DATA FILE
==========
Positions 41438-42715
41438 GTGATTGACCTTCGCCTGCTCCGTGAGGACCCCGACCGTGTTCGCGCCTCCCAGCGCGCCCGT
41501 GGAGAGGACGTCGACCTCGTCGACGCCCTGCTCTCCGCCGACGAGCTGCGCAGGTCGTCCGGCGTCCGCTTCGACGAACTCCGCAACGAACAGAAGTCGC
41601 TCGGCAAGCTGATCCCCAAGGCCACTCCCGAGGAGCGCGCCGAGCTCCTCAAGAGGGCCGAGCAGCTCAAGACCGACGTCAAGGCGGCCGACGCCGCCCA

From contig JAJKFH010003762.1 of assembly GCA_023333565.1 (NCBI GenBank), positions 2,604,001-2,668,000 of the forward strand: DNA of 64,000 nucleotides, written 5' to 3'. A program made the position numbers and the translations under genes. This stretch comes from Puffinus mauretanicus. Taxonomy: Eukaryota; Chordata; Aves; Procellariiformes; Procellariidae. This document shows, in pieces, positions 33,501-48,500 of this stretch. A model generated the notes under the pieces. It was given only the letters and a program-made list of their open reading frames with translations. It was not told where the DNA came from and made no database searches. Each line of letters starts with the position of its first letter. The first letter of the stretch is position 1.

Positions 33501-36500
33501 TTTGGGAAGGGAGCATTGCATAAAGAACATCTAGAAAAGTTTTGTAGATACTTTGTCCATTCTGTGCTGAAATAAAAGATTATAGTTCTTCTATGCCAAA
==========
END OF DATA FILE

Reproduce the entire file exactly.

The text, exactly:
Positions 41438-42715
41438 GTGATTGACCTTCGCCTGCTCCGTGAGGACCCCGACCGTGTTCGCGCCTCCCAGCGCGCCCGT
41501 GGAGAGGACGTCGACCTCGTCGACGCCCTGCTCTCCGCCGACGAGCTGCGCAGGTCGTCCGGCGTCCGCTTCGACGAACTCCGCAACGAACAGAAGTCGC
41601 TCGGCAAGCTGATCCCCAAGGCCACTCCCGAGGAGCGCGCCGAGCTCCTCAAGAGGGCCGAGCAGCTCAAGACCGACGTCAAGGCGGCCGACGCCGCCCA

From contig JAJKFH010003762.1 of assembly GCA_023333565.1 (NCBI GenBank), positions 2,604,001-2,668,000 of the forward strand: DNA of 64,000 nucleotides, written 5' to 3'. A program made the position numbers and the translations under genes. This stretch comes from Puffinus mauretanicus. Taxonomy: Eukaryota; Chordata; Aves; Procellariiformes; Procellariidae. This document shows, in pieces, positions 33,501-48,500 of this stretch. A model generated the notes under the pieces. It was given only the letters and a program-made list of their open reading frames with translations. It was not told where the DNA came from and made no database searches. Each line of letters starts with the position of its first letter. The first letter of the stretch is position 1.

Positions 33501-36500
33501 TTTGGGAAGGGAGCATTGCATAAAGAACATCTAGAAAAGTTTTGTAGATACTTTGTCCATTCTGTGCTGAAATAAAAGATTATAGTTCTTCTATGCCAAA